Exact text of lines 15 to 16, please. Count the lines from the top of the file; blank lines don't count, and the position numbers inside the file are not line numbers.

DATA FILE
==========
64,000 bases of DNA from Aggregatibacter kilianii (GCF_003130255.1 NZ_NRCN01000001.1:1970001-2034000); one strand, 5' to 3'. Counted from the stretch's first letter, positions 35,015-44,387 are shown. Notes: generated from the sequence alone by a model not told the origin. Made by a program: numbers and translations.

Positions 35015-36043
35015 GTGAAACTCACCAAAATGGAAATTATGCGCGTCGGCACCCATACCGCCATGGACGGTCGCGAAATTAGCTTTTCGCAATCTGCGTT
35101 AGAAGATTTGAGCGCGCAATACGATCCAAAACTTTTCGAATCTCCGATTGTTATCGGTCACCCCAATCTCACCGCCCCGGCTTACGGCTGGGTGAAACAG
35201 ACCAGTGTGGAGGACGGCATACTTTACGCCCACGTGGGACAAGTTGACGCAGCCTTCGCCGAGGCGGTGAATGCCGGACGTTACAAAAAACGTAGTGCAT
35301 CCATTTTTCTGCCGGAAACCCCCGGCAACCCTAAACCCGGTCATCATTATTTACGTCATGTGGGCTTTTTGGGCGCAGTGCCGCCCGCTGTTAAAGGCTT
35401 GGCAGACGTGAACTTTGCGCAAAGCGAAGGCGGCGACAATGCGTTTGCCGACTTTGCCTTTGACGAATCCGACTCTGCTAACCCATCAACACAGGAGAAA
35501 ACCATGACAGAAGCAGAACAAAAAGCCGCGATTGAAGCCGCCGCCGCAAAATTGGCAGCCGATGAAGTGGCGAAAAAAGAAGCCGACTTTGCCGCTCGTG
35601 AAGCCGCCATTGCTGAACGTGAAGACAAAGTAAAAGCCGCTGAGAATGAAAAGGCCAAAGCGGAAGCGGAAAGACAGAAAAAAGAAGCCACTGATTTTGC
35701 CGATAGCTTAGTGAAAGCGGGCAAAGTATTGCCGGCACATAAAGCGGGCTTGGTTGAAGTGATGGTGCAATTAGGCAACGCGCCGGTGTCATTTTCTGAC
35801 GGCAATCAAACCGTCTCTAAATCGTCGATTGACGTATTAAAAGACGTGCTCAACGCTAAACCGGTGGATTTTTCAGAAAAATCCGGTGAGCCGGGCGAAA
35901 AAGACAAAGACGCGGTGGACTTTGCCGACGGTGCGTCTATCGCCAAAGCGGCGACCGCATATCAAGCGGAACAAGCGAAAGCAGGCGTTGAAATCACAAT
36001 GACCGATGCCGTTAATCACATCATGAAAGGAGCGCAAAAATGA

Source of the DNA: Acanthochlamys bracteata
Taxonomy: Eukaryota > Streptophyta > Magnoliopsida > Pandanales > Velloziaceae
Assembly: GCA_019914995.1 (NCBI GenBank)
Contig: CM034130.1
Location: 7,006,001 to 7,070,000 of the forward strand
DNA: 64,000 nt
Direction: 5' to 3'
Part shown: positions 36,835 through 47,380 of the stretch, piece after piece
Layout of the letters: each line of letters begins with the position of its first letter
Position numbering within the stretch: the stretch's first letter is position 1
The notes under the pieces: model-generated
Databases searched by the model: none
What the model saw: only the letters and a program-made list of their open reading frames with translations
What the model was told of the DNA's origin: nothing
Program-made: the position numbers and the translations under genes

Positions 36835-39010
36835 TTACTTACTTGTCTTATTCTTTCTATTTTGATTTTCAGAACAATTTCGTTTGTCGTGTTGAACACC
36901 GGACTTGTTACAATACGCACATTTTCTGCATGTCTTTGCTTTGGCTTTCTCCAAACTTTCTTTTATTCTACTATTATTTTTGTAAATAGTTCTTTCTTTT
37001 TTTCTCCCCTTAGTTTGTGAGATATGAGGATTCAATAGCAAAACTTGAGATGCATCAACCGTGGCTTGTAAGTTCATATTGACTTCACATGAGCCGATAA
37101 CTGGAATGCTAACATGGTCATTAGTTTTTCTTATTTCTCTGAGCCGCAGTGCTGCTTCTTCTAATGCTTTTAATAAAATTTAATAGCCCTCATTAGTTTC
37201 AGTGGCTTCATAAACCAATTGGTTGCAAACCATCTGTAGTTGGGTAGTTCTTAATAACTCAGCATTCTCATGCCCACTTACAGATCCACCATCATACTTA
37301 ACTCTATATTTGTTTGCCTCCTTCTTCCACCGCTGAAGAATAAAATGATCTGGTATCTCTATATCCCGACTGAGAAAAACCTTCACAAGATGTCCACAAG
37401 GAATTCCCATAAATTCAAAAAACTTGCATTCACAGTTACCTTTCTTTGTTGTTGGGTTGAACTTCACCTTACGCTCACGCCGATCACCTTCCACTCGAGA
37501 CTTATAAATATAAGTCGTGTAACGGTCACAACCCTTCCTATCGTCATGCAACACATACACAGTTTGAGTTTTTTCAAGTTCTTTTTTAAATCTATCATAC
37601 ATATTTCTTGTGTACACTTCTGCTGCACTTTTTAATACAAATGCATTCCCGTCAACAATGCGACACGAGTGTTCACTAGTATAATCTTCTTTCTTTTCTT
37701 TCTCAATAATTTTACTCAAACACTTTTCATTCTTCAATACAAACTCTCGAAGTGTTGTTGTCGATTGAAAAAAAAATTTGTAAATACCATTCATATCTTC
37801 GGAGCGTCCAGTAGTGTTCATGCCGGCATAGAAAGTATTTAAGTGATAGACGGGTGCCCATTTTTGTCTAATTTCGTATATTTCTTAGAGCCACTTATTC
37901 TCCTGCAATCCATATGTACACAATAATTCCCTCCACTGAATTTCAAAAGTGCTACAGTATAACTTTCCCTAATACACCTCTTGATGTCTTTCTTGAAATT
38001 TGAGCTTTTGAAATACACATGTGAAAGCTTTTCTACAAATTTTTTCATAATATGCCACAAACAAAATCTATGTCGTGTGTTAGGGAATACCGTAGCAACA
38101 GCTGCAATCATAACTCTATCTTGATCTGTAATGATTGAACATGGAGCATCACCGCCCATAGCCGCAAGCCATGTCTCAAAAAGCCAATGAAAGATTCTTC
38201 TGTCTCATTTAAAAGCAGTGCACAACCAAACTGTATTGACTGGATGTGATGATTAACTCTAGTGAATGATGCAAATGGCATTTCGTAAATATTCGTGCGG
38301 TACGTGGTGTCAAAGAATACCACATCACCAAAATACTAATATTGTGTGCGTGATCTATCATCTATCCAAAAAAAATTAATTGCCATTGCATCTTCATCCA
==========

Taxonomy: Eukaryota > Streptophyta > Magnoliopsida > Pandanales > Velloziaceae
Assembly: GCA_019914995.1 (NCBI GenBank)